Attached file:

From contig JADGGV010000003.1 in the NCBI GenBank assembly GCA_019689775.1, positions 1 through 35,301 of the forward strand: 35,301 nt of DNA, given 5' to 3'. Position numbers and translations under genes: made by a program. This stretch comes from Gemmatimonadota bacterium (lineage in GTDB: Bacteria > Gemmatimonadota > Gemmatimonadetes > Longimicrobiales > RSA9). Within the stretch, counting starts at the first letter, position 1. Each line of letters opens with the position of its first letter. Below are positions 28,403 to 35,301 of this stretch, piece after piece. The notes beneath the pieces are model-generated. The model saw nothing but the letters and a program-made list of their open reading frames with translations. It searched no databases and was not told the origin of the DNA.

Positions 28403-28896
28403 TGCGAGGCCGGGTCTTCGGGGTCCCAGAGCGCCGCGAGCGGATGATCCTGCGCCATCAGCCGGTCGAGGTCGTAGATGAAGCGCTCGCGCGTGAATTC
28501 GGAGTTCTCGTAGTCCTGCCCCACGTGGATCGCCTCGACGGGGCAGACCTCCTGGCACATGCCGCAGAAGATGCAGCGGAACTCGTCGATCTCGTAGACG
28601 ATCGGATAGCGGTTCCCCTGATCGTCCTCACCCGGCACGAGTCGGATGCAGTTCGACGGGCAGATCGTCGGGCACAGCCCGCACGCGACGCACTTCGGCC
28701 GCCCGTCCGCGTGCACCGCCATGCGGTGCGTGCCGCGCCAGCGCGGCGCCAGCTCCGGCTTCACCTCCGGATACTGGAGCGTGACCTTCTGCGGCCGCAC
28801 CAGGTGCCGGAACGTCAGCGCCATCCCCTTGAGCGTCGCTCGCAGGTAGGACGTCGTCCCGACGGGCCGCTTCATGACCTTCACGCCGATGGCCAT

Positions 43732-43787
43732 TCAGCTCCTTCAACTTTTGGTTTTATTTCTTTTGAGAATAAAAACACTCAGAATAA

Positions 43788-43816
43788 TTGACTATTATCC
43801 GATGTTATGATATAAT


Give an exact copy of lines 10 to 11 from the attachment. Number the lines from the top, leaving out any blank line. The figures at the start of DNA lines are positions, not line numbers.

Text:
Positions 43788-43816
43788 TTGACTATTATCC